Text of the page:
Fertility scenes in Rock Art
Fertility scenes in the Negev Desert Rock Art
Many myths in the ancient world promoted fertility recorded also in rock art, the earliest form of documentation. The fertility rituals, in the Negev Desert, influenced by the myth of the Egyptian god Osiris. They re-enacted, symbolically, sexual acts as reproductive processes of man, animals, and land. Spreading semen over land or water was a ceremonial act practiced in ancient Egypt to promote land fertility.
It was common in the ancient world to describe nature forces by their astronomical symbol and attribute them with the power to change the seasons. The fertility season coincided with the appearance of the winter constellations. These include the ibex and the dog that represented the winter constellations of Orion (the ibex) and Canis Major (the dog).
The Egyptian myth tells that Osiris killed by his brother Set who fancied the throne. Set chopped Osiris into fourteen pieces and threw them into the Nile River. Isis, Osiri’s wife, wandered the world and assembled Osiris’ body, and inserted his semen into her thus giving birth to Horus. The Egyptian Pyramid Texts state it unequivocally: “Your sister Isis comes to you [Osiris] rejoicing for love of you. You have placed her on your phallus and your seed issues into her….”.
With his revival, Osiris symbolized the resurrection and re-generation god. His death represented the yearly drought, while his miraculous rebirth represented the Nile River flooding that yielded the agriculture magic in Egypt. To assure fertility Pharaoh performed a ceremony, which involved masturbating at the riverbank spreading his semen throughout the Nile River’s waters fertilizing the river banks.
Osiris and Isis Celestial gods
The ancients Egyptians mapped the stars in different seasons and Osiris and Isis have been clearly represented by Orion and Canis Major constellations, as shown in Fig2. In the Negev Desert rock art, they portrayed as an ibex followed by a dog a symbolic sky view of Orion and Canis Major constellation arrival announcing the fertile season.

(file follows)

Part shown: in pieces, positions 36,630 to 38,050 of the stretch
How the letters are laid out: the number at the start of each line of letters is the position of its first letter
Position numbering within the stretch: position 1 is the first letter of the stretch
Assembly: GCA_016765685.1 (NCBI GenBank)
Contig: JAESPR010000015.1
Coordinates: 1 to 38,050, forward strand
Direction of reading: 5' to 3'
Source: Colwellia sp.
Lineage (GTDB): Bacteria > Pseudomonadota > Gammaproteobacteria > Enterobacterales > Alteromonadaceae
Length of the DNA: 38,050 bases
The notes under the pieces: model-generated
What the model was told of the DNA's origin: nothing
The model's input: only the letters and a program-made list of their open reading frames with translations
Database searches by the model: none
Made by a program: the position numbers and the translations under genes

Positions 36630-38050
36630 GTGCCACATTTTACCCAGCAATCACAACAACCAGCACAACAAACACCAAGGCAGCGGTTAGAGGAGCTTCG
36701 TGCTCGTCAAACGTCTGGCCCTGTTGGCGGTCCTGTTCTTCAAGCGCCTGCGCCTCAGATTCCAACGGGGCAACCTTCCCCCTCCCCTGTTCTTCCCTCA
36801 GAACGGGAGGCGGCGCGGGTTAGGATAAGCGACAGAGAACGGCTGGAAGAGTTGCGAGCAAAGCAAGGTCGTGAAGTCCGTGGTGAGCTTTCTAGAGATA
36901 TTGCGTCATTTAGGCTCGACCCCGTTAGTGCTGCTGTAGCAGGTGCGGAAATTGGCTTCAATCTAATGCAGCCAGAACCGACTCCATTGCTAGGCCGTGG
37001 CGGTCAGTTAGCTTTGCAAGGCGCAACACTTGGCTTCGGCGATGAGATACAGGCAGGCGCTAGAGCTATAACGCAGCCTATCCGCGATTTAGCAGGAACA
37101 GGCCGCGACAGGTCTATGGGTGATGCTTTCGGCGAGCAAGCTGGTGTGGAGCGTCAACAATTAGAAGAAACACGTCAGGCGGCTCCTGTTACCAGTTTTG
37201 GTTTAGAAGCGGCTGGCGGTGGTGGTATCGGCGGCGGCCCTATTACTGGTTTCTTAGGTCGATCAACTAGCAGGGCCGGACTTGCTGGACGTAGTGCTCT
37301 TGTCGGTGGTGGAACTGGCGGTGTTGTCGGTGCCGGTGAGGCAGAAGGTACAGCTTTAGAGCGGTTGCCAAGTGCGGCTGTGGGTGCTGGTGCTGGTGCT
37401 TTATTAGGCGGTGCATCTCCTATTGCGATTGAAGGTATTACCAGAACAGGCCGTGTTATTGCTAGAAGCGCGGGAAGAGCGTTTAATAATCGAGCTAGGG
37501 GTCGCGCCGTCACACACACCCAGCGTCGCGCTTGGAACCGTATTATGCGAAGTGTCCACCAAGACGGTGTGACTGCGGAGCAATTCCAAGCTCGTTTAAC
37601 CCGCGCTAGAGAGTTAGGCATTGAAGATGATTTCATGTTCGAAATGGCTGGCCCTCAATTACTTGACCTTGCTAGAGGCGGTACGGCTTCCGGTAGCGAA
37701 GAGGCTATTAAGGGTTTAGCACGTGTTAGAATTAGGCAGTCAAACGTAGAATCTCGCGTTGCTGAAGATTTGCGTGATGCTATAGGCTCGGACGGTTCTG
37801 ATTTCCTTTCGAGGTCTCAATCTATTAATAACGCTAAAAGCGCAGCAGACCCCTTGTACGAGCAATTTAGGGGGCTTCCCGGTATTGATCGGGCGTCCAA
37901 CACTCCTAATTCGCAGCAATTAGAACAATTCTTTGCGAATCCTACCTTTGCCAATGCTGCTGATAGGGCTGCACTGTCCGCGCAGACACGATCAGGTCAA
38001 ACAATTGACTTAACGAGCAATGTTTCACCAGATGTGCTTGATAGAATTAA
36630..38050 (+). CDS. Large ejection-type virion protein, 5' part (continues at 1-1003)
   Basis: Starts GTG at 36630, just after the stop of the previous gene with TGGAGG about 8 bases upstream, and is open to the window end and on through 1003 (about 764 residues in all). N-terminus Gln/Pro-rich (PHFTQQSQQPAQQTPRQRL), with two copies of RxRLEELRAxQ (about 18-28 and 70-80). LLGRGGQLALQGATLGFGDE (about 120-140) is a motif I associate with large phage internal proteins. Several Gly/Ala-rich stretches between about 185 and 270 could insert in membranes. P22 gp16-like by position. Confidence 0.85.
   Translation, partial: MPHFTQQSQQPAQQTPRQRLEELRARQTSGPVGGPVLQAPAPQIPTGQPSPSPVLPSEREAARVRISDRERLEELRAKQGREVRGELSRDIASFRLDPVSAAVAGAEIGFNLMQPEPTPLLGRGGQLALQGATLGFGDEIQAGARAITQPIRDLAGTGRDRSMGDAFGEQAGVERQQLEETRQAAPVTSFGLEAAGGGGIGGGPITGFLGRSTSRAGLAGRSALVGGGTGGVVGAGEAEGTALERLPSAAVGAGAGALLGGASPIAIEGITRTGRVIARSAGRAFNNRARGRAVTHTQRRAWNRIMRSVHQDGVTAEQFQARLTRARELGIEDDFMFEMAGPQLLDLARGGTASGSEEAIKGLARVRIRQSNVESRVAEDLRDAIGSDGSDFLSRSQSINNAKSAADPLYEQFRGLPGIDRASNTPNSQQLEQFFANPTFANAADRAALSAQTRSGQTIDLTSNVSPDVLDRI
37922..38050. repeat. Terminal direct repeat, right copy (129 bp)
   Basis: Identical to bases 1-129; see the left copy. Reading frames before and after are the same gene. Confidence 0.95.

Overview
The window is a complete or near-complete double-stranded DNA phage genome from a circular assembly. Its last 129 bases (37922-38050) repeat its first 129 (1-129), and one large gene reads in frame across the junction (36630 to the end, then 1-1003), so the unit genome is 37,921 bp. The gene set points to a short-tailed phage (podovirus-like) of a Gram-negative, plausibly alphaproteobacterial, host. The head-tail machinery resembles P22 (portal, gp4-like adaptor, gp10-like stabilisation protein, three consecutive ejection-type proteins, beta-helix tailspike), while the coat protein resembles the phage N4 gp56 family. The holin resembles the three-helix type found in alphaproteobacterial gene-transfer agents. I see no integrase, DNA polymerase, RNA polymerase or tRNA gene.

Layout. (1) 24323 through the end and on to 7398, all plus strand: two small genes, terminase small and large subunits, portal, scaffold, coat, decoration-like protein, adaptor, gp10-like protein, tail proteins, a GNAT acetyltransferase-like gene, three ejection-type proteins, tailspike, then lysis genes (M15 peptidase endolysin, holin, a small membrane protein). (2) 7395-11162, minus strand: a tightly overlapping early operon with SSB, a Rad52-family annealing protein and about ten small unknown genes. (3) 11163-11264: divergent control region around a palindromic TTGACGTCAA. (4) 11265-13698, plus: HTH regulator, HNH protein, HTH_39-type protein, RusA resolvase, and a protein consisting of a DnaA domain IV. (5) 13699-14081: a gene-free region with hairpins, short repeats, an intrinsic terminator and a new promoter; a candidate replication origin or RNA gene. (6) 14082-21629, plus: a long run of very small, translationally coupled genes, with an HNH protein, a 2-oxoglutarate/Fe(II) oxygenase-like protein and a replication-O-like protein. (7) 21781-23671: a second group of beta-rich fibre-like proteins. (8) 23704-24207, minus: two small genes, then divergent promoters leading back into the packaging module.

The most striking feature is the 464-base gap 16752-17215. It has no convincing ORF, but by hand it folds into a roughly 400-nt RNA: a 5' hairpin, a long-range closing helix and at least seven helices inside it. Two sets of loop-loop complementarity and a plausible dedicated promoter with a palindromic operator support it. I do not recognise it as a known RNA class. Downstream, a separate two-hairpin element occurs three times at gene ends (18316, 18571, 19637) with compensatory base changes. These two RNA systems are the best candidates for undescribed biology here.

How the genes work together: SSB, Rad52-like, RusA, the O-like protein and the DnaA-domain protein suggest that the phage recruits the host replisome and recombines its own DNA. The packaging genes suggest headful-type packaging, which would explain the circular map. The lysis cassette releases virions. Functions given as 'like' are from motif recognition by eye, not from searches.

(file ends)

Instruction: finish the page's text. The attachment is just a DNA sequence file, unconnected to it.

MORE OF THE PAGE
The sniffing dog scene in Negev Rock Art
The rock art presented, Fig.4, here illustrates the fertility ritual recreating the Egyptian myth of Isis reviving Osiris. It visually records sexual attributes symbolizing land fertility in concert with the ibex and the dog (Osiris and Isis) constellations (Orion and Canis Major) appearance in the fertile season. In this scene, the dog symbolically entices the ibex by sniffing him emulating Isis reviving Osiris. As a result, the ibex ejects a spray of semen, notice the ibex phallus, and the “wet” patch underneath. Above them, you can see the formation of rainstorms and clouds illustrated by the engraved patches and dots.
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Ardakani ( 2016) An Evaluation of the Historical Importance of Fertility and Its Reflection in Ancient Mythology
BOTICA (2013) Weather, Agriculture, and religion in the Ancient Near East and in the Old Testament